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Data-Visualizations | Saras Analytics
Data Engineering

Data Visualizations

5 minutes read


Table of Contents

Data visualization is an important technique that gives an idea about trends, patterns, and outliers within large data sets. Visual representation of the data makes it easy to interpret data quickly.

These days we are always overwhelmed by data getting to us at such great velocity and mass that we are generally taken aback even before realizing its reach. The variety of forms and structures it comes to is a challenge to maintain a sensible single infrastructure to handle it. The next challenge is using it to its full potential and making real sense out of data analytics easily. Not everyone is well prepared to read the large volume of rows and columns and has the skill to interpret anomalies and outliers easily. Most data is a series of known facts arranged in these manners.

In recent years making this data useful was a challenge and then came the art of making it look beautiful. Data Visualization is one such art form that enables the data to be represented in different graphical or pictorial forms. The main objectives of data visualizations are to help comprehend the complex datasets arranged in a visually appealing manner and are easy to interpret for human brains.

Data Visualizations are generally used for multiple purposes, but the main categories are:

Data Visualization for Comparing Values

  1. Comparison of 2 or more values
    • Column or Bar Charts
  2. Comparison across time
    • Column Chart
    • Line Chart
    • Circular Area Chart

Displaying Distribution

  • Histograms
  • Area Charts
  • Scatter Plots

Displaying Relationships

  • Scatter Plots
  • Bubble Plots

Analyzing Compositions

  • Stacked Column
  • Stacked Area
  • Waterfall
  • Pie Charts

Techniques for creating various data visualizations and the basis of choosing is mainly dependent on the below factors:

Line Chart

  • For a continuous data set either by timespan or any other element.
  • Mostly to plot and understand trends, patterns.
  • Comparing different datasets. Visualize progress.

Example: comparing four products across a timespan but no in-depth analysis.

Column or Bar Chart

  • Simple comparison between 2 or more values.
  • Categorized information is displayed for a continuous timespan or a dimension.
  • Compare different products or groups of the same Product Family.
  • Column charts are generally vertical columns, whereas the Bar charts are horizontal columns.

Example: Sales Distribution by Country.

Stacked Bar or Column Charts

  • Variation in the column or bar chart is its stacked form.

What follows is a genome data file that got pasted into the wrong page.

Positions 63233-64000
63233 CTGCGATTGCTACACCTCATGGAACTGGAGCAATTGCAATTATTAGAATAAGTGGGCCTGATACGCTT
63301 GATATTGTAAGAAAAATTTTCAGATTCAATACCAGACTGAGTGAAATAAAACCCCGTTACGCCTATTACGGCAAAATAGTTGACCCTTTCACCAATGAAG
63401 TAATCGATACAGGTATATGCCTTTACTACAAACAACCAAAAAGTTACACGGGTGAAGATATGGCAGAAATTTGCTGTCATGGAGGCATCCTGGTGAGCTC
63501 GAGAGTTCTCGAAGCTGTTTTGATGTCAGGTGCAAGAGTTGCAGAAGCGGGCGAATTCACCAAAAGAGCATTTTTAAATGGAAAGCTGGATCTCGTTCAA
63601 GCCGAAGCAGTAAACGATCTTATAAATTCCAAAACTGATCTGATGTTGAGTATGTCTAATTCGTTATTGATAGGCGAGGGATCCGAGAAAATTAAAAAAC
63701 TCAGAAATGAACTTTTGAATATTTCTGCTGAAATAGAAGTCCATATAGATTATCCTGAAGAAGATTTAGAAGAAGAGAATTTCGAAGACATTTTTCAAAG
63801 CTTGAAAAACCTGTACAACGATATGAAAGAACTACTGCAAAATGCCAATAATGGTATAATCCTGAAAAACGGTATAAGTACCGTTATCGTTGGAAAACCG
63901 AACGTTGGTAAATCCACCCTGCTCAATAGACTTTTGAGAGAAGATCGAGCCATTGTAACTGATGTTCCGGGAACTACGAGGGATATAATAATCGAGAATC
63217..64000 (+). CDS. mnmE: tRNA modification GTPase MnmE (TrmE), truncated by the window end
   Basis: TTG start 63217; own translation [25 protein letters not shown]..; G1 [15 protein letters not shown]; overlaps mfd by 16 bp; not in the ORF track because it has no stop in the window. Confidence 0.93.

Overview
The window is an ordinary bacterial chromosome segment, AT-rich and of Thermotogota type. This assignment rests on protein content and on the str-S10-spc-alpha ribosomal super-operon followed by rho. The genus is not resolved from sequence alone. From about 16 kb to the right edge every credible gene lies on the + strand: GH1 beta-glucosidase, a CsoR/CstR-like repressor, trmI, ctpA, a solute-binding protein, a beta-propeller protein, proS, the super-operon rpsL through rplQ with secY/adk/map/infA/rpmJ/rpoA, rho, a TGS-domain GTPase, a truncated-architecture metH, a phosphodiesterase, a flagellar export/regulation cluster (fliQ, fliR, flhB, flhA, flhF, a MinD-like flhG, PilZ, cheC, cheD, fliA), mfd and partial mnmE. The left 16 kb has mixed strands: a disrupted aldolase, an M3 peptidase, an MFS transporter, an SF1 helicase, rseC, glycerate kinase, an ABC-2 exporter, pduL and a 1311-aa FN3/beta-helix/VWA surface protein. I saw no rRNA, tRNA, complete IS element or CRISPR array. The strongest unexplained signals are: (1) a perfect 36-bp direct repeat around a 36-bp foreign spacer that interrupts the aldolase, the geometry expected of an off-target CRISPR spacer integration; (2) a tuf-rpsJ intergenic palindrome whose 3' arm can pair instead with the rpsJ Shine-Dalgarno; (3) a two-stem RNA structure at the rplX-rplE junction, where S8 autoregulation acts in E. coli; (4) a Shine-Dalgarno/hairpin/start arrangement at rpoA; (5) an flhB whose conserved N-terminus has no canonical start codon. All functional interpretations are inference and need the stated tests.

• It is used to display part to whole grouping or comparison across a timespan or categories.

Example: Display Promotion Optimization Strategies for all groups of Products.

Area Chart

  • Use to quantify data using various colors signifying area between a line chart and mostly x-axis.

Example: Displaying Monthly Sales figures for various products and groups.

Pie Chart

  • Quick and very easy to understand charts. Parts of a whole relationship is visually very appealing.
  • A donut or a gauge is also a variation of this chart.

Example: Contribution to Revenue by Product Families or Yearly Sales with Quarterly Sales Distribution.

Scatter Plot

  • XY Chart – Two significant variables plotted along two axes.
  • This visually shows a pattern and correlation between them.
  • This even helps view coefficients of correlation.

Example: Material Batch characteristics comparison

Bubble Chart

  • Helps Identify the correlation between values.
  • It establishes a relation between 3 variables, one for the size of the bubble, the more the variation, the bigger the bubble size becomes, and two variables are plotted on two axes.

Example: Sales Vs Demand for each Product Group. Where each bubble is for each product group.

Waterfall Chart

  • This chart is generally used to display gradual changes in the quantitative value of variables over time.
  • It’s a cascaded column chart and can be used in various forms.

Example: In Finance data for comparing sales, and earnings. Also, the cascaded chart displays rankings based on compliance. Total consumption against each category is also a very frequently-used example.

In addition to these mostly used chart types, there are many more which are used in special cases, and business uses cases, listing a few of them below:

Mekko Chart

  • This is a variation of stacked 2D charts.
  • This chart can have a column width and height as a variable which makes it more flexible.

Example: Display waste in Tons across various Geo Locations for Various Product categories.

Spiral /Radar Chart

  • In data science, the multivariate model output data is displayed using this chart.
  • In this, three or more variables are represented on different axes with respect to a central data point.
  • It displays the relation between variables and appears like a spider web.

Example: 2 Products and their analysis for its various features.

There are a few more specialized charts listed below:

  • Flow Chart: Is used for visualization of processes or typical workflows.
  • Gannt Chart: Used mostly in project management to display schedules and stages of completion.
  • Hierarchy Chart: Typical use case is organization structure or material flow.
  • Histogram or Function Plot: Is used to visualize the distribution of variable numbers.
  • Heat Map: It’s a variation of a Map where various colors, their saturation, and hues are used to signify or highlight exceptions and report thresholds.
  • Control Chart: Variation of line chart plotted against Lower and Upper Specification limits along with acceptable tolerance limits. Area charts are also used along with line charts to signify outliers. Statistics is applied to the data to plot controls.
  • Funnel Chart: To display the progression and reduction of data as it passes through each sequential stage of the process.
  • Box Plot: Use of boxes and lines, the distribution of variables across the data set is visualized.

Benefits of Data Visualizations

Data Visualizations can also help you in